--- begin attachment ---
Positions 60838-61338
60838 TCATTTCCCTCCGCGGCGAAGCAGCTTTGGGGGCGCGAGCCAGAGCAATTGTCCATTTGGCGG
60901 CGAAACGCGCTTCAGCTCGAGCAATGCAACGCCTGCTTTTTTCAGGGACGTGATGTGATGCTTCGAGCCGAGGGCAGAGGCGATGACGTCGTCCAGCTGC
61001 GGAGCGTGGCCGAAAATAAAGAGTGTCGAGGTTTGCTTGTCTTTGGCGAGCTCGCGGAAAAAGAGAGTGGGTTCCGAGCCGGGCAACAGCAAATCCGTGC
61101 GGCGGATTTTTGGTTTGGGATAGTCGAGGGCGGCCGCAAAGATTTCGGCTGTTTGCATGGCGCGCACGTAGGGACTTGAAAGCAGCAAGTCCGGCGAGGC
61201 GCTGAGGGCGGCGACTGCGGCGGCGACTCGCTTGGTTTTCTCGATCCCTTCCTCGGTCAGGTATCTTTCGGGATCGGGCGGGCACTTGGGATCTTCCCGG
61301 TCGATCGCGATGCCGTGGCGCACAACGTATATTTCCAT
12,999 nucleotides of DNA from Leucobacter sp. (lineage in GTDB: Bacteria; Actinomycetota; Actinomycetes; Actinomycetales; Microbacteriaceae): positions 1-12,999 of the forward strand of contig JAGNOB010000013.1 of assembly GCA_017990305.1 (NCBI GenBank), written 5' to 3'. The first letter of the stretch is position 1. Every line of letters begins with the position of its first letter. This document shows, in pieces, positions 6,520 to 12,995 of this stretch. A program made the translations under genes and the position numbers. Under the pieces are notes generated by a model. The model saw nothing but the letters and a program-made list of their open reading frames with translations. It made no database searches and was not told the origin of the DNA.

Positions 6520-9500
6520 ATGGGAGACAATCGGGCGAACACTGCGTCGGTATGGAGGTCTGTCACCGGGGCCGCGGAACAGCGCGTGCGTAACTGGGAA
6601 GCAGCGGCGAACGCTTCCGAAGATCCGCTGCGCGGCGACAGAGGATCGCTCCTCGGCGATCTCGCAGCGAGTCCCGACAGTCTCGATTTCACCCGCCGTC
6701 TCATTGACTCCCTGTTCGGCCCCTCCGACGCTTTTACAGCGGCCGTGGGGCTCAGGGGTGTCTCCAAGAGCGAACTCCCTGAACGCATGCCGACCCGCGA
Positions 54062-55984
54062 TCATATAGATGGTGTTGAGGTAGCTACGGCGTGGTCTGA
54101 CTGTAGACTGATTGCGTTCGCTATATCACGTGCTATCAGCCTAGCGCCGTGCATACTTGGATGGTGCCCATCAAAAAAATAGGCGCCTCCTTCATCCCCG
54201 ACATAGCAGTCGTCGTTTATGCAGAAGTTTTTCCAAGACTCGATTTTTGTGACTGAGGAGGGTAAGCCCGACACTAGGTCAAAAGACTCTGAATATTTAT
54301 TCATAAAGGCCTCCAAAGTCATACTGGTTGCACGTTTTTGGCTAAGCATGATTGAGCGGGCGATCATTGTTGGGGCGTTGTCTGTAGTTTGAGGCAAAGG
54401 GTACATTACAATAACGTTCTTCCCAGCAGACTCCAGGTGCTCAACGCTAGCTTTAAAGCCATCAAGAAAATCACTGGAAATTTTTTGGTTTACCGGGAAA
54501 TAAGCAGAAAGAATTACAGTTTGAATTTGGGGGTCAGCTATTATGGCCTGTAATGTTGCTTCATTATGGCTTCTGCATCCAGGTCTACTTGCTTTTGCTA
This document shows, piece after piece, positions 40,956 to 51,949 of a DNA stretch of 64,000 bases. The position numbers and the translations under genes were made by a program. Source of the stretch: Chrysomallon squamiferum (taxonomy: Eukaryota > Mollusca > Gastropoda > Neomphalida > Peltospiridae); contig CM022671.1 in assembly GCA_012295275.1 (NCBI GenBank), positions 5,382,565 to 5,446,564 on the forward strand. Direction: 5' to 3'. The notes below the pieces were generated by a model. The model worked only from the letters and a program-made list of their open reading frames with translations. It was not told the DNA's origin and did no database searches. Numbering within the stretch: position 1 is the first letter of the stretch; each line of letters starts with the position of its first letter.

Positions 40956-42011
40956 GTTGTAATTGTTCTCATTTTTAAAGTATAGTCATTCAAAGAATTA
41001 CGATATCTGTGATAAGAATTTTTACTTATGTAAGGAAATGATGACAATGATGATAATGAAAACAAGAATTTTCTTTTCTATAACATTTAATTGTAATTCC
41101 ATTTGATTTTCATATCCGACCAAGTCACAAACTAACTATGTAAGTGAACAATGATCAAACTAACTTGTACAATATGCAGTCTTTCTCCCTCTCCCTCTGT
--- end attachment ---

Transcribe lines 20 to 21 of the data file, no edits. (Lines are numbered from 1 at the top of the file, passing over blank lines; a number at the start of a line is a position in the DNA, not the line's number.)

This document shows, piece after piece, positions 40,956 to 51,949 of a DNA stretch of 64,000 bases. The position numbers and the translations under genes were made by a program. Source of the stretch: Chrysomallon squamiferum (taxonomy: Eukaryota > Mollusca > Gastropoda > Neomphalida > Peltospiridae); contig CM022671.1 in assembly GCA_012295275.1 (NCBI GenBank), positions 5,382,565 to 5,446,564 on the forward strand. Direction: 5' to 3'. The notes below the pieces were generated by a model. The model worked only from the letters and a program-made list of their open reading frames with translations. It was not told the DNA's origin and did no database searches. Numbering within the stretch: position 1 is the first letter of the stretch; each line of letters starts with the position of its first letter.

Positions 40956-42011